Wed | Apr 8, 2020

When the cost of idling is too much

Published:Monday | February 17, 2020 | 12:05 AM
Julian Spence explains features of the fuel monitoring system to The Gleaner in a recent interview.
Julian Spence explains features of the fuel monitoring system to The Gleaner in a recent interview.

When the sensor level is fitted into the fuel tank of the trunk, the tank is calibrated with a cloud-operated global system for mobile (GSM) communicator, which constantly reports on everything happening with the fuel tank, in real time.

This means that when the truck is in operation, the person doing the monitoring can plot a graph, showing the fuel level gradually falling as the odometer reading goes up an indication that everything is all right. If the vehicle stops suddenly, it triggers an alert, ‘Abnormal Fuel Out’, with the engine off. It means that the truck engine has been turned off and a volume of fuel – the exact amount, for example, 20 litres – has come out.

If the prompt sent is ‘Abnormal Fuel Out’ and the engine is running, it means that the vehicle is stopped with the ignition running, and the exact amount of diesel drained will be recorded and sent back to the owner.

Another area of fuel wastage, which can now be precisely calculated, is excessive and unnecessary idle time. This happens where the driver has a legitimate hour-and-a-half to two-hour delivery stop, which should necessitate switching off the engine. However, he instead spends all that time in the comfort of the air-conditioned cab relaxing, sleeping or on his phone.

For one of the trucks assessed by Stinga, the fuel burnt during the idle time was calculated at $33,000 – an amount which, if spread over 50 trucks, would likely be in excess of $250,000 per month.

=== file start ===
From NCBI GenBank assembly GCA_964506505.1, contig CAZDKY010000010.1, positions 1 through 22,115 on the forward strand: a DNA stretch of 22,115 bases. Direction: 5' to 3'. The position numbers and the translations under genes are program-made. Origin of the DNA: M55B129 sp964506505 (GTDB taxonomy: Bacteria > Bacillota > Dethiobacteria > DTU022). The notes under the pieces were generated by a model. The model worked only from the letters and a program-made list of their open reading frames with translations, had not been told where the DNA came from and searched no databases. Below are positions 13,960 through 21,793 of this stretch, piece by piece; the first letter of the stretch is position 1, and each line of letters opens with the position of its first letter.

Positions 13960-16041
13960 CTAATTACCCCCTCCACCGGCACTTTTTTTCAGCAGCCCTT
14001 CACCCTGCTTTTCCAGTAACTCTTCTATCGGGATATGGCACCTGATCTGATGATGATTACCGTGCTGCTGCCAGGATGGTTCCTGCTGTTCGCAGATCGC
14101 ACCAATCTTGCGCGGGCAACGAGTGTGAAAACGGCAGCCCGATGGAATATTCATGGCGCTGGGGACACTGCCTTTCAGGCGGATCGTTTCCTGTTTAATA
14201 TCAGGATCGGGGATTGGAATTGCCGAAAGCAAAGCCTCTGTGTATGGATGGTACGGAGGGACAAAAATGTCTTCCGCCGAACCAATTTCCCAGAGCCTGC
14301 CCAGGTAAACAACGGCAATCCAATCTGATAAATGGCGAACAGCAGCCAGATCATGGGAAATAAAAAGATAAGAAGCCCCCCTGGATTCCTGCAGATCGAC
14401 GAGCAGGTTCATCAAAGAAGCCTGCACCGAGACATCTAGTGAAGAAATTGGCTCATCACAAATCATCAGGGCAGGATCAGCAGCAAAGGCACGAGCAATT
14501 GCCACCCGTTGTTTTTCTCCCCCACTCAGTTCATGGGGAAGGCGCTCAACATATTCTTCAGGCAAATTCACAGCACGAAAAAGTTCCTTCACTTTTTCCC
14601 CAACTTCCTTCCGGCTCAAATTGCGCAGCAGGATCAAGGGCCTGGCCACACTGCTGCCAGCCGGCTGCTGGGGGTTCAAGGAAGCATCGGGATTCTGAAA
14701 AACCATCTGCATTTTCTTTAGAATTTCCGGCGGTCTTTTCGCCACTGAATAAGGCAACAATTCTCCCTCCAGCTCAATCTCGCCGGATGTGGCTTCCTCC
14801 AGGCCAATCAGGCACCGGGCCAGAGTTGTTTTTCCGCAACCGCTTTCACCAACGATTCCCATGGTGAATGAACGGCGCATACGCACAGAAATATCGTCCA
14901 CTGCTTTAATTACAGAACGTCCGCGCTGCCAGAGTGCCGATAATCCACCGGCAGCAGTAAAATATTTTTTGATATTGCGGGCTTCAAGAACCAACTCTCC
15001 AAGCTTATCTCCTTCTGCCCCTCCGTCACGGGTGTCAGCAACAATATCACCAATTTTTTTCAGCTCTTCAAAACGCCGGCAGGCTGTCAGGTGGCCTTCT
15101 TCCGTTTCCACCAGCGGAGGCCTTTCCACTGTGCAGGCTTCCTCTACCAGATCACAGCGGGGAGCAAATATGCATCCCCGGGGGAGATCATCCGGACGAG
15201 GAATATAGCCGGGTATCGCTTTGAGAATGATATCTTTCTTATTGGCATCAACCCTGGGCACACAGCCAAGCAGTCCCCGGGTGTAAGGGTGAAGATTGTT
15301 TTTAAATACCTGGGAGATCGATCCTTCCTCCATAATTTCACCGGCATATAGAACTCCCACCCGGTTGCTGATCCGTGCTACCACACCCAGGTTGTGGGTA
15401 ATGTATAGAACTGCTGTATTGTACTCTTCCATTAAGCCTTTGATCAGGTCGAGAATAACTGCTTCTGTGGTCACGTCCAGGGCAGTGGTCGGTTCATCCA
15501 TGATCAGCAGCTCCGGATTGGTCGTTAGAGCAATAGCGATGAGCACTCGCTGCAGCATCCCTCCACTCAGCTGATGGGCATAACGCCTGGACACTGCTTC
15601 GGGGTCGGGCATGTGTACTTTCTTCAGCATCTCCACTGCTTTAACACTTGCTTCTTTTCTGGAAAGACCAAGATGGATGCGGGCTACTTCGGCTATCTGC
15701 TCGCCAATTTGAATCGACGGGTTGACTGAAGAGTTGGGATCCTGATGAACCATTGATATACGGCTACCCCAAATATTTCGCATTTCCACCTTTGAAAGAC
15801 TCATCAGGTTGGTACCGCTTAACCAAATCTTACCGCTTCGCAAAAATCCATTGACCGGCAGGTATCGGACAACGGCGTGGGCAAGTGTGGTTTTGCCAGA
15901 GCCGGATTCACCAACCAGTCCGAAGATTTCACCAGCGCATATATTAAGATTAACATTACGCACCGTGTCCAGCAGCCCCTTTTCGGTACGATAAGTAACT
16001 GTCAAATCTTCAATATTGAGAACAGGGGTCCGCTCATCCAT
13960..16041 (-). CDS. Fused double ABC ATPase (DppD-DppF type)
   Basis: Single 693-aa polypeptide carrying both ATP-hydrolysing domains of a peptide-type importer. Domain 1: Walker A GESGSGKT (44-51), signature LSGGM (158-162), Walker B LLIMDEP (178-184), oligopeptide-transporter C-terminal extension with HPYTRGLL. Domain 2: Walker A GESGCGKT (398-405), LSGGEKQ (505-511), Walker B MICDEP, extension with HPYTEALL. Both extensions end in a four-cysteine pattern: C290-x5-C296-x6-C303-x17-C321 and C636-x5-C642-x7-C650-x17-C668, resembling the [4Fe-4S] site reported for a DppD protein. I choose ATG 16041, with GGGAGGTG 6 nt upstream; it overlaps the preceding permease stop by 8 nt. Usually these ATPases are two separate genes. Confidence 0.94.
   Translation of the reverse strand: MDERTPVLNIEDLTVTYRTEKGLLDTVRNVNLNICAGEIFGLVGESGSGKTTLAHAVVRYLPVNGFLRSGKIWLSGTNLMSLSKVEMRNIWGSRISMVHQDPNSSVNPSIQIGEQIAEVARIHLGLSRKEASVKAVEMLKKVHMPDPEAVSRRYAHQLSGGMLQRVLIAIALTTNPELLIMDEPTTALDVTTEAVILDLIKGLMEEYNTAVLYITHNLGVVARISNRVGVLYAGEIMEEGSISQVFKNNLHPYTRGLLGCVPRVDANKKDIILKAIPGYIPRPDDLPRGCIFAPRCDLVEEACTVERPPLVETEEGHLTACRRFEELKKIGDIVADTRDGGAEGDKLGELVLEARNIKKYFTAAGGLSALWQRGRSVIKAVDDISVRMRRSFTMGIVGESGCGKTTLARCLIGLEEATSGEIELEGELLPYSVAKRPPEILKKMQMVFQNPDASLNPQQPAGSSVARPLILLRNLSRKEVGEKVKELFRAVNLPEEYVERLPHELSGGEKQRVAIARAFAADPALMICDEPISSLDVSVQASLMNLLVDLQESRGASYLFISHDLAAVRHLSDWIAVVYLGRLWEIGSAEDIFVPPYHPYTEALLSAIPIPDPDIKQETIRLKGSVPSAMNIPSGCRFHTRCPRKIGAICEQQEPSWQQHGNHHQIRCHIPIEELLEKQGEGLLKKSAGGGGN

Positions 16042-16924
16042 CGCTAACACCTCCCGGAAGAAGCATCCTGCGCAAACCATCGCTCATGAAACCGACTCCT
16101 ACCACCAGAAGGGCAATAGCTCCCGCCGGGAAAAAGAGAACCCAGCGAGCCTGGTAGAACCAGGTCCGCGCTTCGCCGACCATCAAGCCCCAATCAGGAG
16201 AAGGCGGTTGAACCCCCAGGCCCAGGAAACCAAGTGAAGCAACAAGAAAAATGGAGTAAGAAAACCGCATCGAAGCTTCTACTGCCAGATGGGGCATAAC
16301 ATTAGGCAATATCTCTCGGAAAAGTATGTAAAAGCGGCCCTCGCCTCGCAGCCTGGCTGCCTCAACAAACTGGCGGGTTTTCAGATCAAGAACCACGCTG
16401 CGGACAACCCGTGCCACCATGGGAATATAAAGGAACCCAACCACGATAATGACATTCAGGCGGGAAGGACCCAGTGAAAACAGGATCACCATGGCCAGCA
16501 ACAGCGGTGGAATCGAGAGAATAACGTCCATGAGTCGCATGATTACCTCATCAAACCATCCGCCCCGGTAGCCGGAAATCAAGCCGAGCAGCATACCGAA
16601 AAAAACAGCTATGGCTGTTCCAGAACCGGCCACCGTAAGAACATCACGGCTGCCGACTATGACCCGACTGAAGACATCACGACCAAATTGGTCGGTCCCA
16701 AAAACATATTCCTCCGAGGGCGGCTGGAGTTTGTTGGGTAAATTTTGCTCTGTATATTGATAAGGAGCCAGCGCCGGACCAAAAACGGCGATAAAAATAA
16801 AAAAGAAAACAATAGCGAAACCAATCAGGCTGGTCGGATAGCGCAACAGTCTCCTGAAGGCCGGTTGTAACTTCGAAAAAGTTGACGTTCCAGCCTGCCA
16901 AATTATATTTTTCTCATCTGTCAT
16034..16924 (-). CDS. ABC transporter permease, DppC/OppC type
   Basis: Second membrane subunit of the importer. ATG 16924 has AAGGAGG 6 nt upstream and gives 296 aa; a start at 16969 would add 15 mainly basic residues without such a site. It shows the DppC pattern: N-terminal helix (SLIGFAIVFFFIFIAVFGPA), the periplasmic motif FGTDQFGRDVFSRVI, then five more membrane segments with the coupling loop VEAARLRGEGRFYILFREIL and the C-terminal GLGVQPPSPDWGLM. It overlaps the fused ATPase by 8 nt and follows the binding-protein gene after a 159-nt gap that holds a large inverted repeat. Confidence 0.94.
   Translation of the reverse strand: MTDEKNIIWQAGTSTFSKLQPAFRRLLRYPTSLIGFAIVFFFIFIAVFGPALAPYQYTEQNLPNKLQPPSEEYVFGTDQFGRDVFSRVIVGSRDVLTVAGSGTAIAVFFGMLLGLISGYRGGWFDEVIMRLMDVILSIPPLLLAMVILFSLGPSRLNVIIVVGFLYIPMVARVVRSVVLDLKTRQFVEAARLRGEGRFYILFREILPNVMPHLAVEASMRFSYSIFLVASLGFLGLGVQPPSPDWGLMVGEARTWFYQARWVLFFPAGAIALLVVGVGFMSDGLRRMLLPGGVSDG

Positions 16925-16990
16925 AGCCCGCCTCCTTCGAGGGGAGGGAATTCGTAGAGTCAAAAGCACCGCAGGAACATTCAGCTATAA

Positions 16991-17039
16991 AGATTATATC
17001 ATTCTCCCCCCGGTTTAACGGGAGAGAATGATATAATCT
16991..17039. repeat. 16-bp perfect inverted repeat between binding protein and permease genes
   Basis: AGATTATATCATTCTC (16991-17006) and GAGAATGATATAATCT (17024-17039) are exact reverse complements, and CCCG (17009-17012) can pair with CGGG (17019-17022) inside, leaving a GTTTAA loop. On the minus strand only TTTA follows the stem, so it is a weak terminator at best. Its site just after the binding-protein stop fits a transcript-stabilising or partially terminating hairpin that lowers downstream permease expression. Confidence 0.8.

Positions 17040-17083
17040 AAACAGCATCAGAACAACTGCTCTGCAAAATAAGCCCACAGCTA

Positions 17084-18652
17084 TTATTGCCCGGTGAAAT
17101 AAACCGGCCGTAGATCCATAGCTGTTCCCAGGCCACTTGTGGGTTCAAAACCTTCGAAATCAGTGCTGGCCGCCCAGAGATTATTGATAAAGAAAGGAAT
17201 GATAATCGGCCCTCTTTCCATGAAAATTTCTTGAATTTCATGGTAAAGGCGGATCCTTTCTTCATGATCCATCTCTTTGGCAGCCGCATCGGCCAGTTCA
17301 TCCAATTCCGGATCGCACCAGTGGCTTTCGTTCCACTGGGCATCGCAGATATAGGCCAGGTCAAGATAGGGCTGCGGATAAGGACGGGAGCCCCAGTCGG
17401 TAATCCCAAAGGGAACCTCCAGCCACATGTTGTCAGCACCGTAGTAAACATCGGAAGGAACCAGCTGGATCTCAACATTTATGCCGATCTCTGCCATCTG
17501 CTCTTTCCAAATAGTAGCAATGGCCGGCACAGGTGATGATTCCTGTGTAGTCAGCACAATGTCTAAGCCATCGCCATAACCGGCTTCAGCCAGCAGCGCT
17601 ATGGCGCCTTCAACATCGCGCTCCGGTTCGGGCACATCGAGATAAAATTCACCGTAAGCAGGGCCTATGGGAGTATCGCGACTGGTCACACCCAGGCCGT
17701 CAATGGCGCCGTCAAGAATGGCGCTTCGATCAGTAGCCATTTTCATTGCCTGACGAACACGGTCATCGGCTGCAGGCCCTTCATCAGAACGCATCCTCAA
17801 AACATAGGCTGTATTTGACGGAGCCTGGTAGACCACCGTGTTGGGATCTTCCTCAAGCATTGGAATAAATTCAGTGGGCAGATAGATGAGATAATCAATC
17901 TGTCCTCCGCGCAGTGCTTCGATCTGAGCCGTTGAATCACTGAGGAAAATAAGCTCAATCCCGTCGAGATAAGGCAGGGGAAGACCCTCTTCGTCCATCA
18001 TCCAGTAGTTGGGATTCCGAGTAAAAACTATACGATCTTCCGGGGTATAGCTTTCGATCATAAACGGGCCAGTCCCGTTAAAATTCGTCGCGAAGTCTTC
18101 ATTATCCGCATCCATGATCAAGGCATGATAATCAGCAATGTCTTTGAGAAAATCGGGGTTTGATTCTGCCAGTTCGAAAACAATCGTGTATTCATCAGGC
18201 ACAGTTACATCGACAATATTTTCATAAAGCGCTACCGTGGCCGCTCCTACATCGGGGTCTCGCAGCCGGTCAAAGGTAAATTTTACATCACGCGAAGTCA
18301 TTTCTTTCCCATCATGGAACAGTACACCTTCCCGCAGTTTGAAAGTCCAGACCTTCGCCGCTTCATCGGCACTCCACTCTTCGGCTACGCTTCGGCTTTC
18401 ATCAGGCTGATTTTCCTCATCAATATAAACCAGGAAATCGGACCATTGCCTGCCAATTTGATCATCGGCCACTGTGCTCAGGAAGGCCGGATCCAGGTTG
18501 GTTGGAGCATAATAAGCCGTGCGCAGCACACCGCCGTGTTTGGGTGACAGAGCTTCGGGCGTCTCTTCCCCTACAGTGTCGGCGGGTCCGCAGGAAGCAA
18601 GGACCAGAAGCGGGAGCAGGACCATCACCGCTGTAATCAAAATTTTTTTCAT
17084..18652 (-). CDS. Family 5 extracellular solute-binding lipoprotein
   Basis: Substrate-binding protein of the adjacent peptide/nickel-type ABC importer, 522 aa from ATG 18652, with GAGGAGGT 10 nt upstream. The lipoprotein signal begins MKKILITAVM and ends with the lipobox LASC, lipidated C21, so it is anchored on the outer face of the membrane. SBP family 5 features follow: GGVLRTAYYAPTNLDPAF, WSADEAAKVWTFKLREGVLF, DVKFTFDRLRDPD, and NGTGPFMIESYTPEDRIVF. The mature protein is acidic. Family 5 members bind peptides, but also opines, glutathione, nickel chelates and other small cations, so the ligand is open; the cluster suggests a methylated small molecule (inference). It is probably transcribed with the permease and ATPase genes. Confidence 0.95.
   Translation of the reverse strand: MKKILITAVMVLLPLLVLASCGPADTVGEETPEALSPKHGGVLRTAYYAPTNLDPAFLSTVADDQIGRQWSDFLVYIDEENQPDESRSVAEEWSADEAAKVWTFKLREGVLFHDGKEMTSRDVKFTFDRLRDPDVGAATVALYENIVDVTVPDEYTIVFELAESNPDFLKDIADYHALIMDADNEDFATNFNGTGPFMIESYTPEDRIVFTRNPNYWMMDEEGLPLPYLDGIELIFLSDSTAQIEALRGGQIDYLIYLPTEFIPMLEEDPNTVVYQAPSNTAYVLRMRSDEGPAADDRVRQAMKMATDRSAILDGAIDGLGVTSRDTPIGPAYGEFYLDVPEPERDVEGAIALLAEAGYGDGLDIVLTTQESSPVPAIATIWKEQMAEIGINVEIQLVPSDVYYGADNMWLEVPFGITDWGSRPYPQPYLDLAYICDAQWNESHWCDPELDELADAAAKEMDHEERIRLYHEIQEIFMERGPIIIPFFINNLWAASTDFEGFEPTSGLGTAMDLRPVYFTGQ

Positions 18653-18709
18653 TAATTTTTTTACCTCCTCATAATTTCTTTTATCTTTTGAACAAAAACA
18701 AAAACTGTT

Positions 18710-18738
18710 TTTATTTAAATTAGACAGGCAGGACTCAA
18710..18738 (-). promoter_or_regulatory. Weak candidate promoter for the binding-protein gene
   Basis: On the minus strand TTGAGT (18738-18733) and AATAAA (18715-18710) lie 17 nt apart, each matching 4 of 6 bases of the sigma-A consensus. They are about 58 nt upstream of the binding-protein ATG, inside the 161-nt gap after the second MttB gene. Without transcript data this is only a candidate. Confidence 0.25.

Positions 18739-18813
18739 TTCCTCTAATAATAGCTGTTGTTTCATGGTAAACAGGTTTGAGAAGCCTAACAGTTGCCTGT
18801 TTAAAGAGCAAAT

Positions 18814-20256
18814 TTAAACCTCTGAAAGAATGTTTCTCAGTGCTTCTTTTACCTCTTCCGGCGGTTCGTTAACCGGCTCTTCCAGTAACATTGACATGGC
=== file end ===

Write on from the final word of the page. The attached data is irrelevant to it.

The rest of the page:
“So it gives the fleet owner the ability to accurately monitor their trucks, and when you factor in the loan repayment on a new vehicle, the rising fuel costs, and then driver salary, it can prove to be exorbitant overhead, which does not relate to legitimate operational expenses,” Julian Spence, managing director of Stinga Limited, said as he made a case for investing in his state-of-the-art electronic monitoring apparatus.

He pointed out, though, that for fuel theft under or about three per cent of operational costs, the expenditure for closing this loophole might not be practical. However, once it hits four or five per cent, fleet managers do have a problem, and at seven and a half per cent, the payback time for the system is less than 12 months. A 10 per cent loss means that the business is beginning to haemorrhage and the owner is in deep financial trouble.

“The first company we did saved 25 per cent in the first month, and the owner laughed and said he just couldn’t believe it. He thought he had tight monitoring, based on the fact that he allots fuel in five-gallon buckets based on the distance of the return trip.

“He had 10 trucks and we installed the system in five, and he caught a driver stealing in the first week ... he is now saving between $400,000 and $500,000 a month and is probably my best salesman. People say, ‘Oh, a you do the thing for Mr X? Bwoy, him nuh stop talk about it and say it work’.”